30 Years Since the Fatwa
Thirty years on, The Satanic Verses remains a novel that still provokes furious debate. To try and understand why, author, translator and journalist Maureen Freely will be joined by columnist and commentator Kenan Malik, presenters of recent radio 4 series ‘Fatwa’ Chloe Hadjimatheou and Mobeen Azhar, alongside Director of Southall Black Sisters Pragna Patel.
Within months of publication, Salman Rushdie’s fourth novel fictionalising the life of the prophet Mohammed was caught up in a maelstrom of protests and political power plays that engaged Muslims across the globe. On 14 February 1989 Ayatollah Ruhollah Khomeini rode a wave of anger and outrage to issue a Fatwa sentencing Rushdie to death, calling ‘all zealous Muslims’ to execute him – and everyone else involved in the books publication. In a manner unforeseen by the author, The Satanic Verses created and exposed cleavages in society like few other books throughout history.
What has happened since? In the intervening years, the arena for artistic, cultural and political expression has changed immeasurably. Many believe that, in the wake of the Fatwa, we live in a more censorious society, and the appetite for a diversity of voices – each with a label – has outgrown the need for genuinely diverse debate.
For others, the offence caused to Muslims in an already hostile environment still outweighs any defence of free expression and cultural enquiry. What is beyond doubt is that the book, and the Fatwa, redrew fault lines through the very ideas of community, race and debate in society, and that we still feel the reverberations today.
Maureen Freely was born in the United States, raised in Turkey, and educated at Harvard. A professor at the University of Warwick, she is currently the chair of English PEN. Her seventh novel, Sailing through Byzantium, was chosen as one of the best novels of 2014 by The Sunday Times. She has translated or co-translated a number of Turkish memoirs and classics, as well as five books by the Turkish novelist and Nobel laureate Orhan Pamuk. She is also the translator of two memoirs about Turkey’s Islamicized Armenians, and the biography of the Turkish-Armenian journalist and political activist Hrant Dink.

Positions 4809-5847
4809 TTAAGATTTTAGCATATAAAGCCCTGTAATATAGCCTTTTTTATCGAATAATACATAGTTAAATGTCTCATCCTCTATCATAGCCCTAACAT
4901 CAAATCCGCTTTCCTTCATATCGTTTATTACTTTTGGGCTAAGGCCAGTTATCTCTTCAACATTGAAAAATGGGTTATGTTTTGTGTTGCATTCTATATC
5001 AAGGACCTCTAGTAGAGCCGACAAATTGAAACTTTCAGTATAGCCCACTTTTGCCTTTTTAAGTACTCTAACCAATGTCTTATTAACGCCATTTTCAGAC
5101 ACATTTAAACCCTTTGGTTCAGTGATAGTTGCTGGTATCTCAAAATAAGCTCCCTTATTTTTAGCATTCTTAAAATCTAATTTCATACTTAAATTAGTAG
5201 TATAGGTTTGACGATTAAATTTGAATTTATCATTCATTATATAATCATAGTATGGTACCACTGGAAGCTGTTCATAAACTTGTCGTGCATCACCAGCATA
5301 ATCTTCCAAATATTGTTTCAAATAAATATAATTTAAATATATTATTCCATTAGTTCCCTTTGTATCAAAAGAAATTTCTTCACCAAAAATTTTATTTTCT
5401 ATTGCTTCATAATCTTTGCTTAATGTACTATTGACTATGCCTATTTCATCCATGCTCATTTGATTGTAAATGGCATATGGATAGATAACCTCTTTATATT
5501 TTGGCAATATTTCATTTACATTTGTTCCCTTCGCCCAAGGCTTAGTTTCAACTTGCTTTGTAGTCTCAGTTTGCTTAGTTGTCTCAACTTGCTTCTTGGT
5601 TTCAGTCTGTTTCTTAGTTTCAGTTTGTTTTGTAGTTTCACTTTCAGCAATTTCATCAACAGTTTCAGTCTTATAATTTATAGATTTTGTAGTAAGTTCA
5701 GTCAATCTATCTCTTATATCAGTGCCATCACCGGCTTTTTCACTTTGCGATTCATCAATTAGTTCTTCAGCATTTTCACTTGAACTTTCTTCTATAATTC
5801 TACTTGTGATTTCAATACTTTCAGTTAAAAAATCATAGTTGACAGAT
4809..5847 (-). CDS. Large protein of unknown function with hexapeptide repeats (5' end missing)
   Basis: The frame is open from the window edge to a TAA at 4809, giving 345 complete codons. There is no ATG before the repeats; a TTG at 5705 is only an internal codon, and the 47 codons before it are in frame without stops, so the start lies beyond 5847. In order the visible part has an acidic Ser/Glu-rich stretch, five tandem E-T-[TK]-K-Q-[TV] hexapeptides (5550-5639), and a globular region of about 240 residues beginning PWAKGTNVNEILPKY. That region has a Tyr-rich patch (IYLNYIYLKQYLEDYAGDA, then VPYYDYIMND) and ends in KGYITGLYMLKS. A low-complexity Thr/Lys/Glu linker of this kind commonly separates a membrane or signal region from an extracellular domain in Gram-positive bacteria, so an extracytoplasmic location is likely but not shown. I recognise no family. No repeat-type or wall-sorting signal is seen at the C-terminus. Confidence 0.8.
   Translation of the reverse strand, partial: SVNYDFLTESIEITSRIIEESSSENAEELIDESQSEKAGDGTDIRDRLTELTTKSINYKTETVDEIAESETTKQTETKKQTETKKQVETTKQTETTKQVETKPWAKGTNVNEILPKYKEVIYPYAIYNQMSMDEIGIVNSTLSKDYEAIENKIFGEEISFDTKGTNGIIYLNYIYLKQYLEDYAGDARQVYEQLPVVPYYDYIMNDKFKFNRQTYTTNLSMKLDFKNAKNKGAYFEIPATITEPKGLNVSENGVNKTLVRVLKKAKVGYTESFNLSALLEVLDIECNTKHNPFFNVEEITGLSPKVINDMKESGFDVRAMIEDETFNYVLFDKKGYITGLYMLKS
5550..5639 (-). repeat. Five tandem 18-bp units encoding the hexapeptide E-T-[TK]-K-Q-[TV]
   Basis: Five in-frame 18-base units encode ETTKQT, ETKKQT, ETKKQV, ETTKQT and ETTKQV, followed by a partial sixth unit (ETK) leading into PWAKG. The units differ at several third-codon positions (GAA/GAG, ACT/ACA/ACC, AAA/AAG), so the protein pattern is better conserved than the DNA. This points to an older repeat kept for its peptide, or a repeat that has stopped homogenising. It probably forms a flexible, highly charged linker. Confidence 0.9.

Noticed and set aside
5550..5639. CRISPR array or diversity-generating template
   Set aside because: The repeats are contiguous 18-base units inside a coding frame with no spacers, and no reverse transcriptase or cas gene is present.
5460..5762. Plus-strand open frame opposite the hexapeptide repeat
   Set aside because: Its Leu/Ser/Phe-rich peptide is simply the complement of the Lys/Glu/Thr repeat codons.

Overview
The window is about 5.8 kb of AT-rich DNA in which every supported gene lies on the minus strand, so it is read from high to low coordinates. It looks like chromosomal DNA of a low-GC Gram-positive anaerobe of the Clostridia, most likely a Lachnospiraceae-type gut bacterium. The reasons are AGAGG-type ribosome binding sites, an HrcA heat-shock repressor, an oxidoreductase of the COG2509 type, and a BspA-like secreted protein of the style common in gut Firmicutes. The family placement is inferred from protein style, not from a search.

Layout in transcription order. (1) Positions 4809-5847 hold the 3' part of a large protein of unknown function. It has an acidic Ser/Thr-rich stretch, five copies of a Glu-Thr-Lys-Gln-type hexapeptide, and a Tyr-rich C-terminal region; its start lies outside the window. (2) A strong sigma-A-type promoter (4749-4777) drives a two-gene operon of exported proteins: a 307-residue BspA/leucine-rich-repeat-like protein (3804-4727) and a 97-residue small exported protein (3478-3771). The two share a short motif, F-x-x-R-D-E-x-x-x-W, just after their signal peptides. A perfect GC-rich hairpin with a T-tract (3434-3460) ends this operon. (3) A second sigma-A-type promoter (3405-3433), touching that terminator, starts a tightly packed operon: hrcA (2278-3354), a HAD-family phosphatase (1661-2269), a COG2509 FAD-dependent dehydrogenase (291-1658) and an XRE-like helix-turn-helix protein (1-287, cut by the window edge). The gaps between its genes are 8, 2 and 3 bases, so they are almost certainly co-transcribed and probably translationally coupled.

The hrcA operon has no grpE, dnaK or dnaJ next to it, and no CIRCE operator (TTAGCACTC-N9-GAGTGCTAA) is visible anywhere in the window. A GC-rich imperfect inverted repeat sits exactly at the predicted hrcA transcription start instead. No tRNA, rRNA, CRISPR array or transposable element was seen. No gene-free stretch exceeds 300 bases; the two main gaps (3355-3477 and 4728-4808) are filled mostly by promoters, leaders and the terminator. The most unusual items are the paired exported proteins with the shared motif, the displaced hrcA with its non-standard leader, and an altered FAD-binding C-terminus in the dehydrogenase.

Kenan Malik is a writer, lecturer, broadcaster. He is a columnist for the Observer and an occasional columnist for the New York Times. He has presented Analysis, on BBC Radio 4, and Nightwaves, BBC Radio 3’s arts and ideas programme and was, for many years, a panelist on The Moral Maze, also on Radio 4. He has written and presented a number of radio and TV documentaries including Disunited Kingdom, Are Muslims Hated?, Islam, Mullahs and the Media, Skullduggery and Man, Beast and Politics. His book, From Fatwa to Jihad documents the seismic shifts in the politics of race, religion and identity since the Fatwa and was shortlisted for the 2010 Orwell Prize.
Pragna Patel is a founding member of the Southall Black Sisters and Women Against Fundamentalism. She worked as a co-ordinator and senior case worker for SBS from 1982 to 1993 when she left to train and practice as a solicitor. In 2009 she returned to SBS as its Director. She has been centrally involved in some of SBS’ most important cases and campaigns around domestic violence, immigration and religious fundamentalism. She has also written extensively on race, gender and religion.